Atomic Storytelling: Writing the Nuclear Narrative
Writer/producer Sarah Watson (“The Bold Type,” “Parenthood”) opened the Atomic Storytelling workshop with a quote from the film “Dead Poets Society," meant to inspire students at an elite boarding school to look at writing with an authentic and emotional perspective: “No matter what anybody tells you, words and ideas can change the world.”
The workshop, held Aug. 8-9 at Serendipity Labs in Hollywood, was co-hosted by Hollywood, Health & Society, Ploughshares Fund, N Square Collaborative and Nuclear Threat Initiative (NTI). The interactive workshop brought together nuclear weapons professionals, advocates and policy experts to learn how storytelling can have added impact, and to develop skills to use in their own professional lives.
Watson, the lead instructor, offered techniques on creating compelling narratives that integrate their wealth of expertise and experience with emotion and key elements of story structure to convey important messages in meaningful ways. The first exercise asked participants to conjure a vivid memory about an experience that elicited a strong emotion. Some tales had a nuclear theme, such as a heartbreaking visit to the Nagasaki Museum or the chilling sight of an actual bomb at a test site. Others shared about enduring and moving moments that provoked strong feelings of fear, worry, sadness and anger.
The two-day workshop guided the group through the narrative process, illustrated by excerpts from the film The Martian that demonstrated how a simple science experiment can conjure emotion when the stakes are high. The sessions also asked participants to put these skills into action with creative collaborative efforts, guided by Watson and writer/producer Tom Caltabiano (Everyone Loves Raymond, The Late Late Show, 95 Miles to Go) who offered professional feedback on the development of imaginative and entertaining scenarios. The room could feel the strength and potency of communicating with audiences through story. David Grae, executive producer of the CBS show Madam Secretary, screened an episode titled “Night Watch” about a near-accidental nuclear launch, describing how the episode was made authentic through consultations with experts who provided their experience and knowledge on nuclear threats and security.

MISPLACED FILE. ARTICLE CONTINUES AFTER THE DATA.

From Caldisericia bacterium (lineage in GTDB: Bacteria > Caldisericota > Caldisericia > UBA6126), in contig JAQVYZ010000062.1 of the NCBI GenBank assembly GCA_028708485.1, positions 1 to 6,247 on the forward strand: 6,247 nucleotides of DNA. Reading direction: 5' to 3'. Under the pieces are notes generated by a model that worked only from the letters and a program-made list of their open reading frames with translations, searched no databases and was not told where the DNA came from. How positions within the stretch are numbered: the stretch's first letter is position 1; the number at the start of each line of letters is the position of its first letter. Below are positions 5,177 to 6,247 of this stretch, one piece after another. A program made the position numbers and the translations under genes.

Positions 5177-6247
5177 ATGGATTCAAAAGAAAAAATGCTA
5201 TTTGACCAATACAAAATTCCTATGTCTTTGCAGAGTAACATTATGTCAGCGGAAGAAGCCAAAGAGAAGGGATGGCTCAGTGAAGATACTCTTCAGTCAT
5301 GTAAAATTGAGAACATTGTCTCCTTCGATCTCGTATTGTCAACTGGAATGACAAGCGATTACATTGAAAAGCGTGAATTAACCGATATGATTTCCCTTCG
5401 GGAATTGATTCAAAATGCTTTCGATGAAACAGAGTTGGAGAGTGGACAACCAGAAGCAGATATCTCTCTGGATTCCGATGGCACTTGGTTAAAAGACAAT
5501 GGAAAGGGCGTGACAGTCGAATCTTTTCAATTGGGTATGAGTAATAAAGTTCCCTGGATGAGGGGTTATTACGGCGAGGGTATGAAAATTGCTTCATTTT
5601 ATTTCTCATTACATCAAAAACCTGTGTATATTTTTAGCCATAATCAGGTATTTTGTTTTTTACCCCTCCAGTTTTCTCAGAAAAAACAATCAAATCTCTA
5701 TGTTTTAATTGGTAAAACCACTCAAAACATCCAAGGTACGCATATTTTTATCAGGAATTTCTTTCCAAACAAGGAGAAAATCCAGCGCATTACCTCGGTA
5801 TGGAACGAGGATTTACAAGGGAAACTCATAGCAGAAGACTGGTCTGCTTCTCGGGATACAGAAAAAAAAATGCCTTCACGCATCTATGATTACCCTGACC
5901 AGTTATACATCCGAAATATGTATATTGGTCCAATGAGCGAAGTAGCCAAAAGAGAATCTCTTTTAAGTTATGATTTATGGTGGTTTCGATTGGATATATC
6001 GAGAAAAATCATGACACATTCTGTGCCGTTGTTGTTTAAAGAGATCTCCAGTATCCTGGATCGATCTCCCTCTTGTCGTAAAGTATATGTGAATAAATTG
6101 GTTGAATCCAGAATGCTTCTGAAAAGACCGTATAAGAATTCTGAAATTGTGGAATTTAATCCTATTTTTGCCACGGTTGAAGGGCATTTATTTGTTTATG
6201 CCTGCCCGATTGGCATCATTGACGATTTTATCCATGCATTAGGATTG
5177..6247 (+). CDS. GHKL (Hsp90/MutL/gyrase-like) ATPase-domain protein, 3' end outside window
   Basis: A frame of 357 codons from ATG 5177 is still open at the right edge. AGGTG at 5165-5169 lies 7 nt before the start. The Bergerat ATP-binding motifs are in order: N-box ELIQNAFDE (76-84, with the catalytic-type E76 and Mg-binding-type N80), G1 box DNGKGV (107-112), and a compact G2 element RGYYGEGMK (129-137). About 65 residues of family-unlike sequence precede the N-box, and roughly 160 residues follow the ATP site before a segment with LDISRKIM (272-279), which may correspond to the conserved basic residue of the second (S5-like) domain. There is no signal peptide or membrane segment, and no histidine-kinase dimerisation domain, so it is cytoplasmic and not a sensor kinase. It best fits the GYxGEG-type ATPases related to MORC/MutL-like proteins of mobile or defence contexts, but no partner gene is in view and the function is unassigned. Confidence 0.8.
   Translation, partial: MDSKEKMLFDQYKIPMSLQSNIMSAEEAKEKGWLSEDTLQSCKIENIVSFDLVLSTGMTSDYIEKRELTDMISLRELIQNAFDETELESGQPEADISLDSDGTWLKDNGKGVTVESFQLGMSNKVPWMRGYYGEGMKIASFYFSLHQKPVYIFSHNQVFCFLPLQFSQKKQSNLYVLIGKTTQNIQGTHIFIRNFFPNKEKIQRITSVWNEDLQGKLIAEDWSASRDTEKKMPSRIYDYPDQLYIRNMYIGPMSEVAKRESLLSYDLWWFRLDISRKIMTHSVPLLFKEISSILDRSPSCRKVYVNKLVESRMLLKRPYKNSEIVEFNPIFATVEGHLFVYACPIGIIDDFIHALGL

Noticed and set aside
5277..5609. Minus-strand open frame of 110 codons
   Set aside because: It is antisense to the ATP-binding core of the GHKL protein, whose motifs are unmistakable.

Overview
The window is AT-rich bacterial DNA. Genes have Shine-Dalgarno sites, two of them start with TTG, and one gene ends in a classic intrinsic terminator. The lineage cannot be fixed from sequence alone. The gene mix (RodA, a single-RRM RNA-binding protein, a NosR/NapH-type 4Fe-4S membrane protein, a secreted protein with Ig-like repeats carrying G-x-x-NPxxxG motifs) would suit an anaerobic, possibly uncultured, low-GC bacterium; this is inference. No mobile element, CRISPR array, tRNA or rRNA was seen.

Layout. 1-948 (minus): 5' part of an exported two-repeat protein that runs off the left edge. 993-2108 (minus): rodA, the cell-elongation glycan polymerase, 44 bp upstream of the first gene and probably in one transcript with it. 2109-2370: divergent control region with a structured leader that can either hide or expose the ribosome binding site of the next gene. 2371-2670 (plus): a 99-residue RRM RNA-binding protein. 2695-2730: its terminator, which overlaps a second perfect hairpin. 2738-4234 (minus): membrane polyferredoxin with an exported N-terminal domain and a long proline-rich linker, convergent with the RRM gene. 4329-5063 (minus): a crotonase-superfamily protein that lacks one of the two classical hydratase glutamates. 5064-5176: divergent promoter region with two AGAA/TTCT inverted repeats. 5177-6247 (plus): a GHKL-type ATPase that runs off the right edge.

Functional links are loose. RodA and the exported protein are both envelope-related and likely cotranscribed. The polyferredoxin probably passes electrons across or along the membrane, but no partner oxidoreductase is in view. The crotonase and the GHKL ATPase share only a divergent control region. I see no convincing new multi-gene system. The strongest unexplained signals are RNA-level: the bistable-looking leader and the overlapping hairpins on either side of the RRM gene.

The event provoked a lively discussion about effective storytelling strategy as a means for communicating nuclear threats among the participants, who were representing organizations that included the Center for Arms Control and Non-Proliferation, Stanford Center for International Security and Cooperation, Nuclear Age Peace Foundation, One Earth Future, and MIT Security Studies Program. The last writing prompt is worth all of us thinking about: There is a warning of an inbound nuclear attack. You have 15 minutes. What do you do?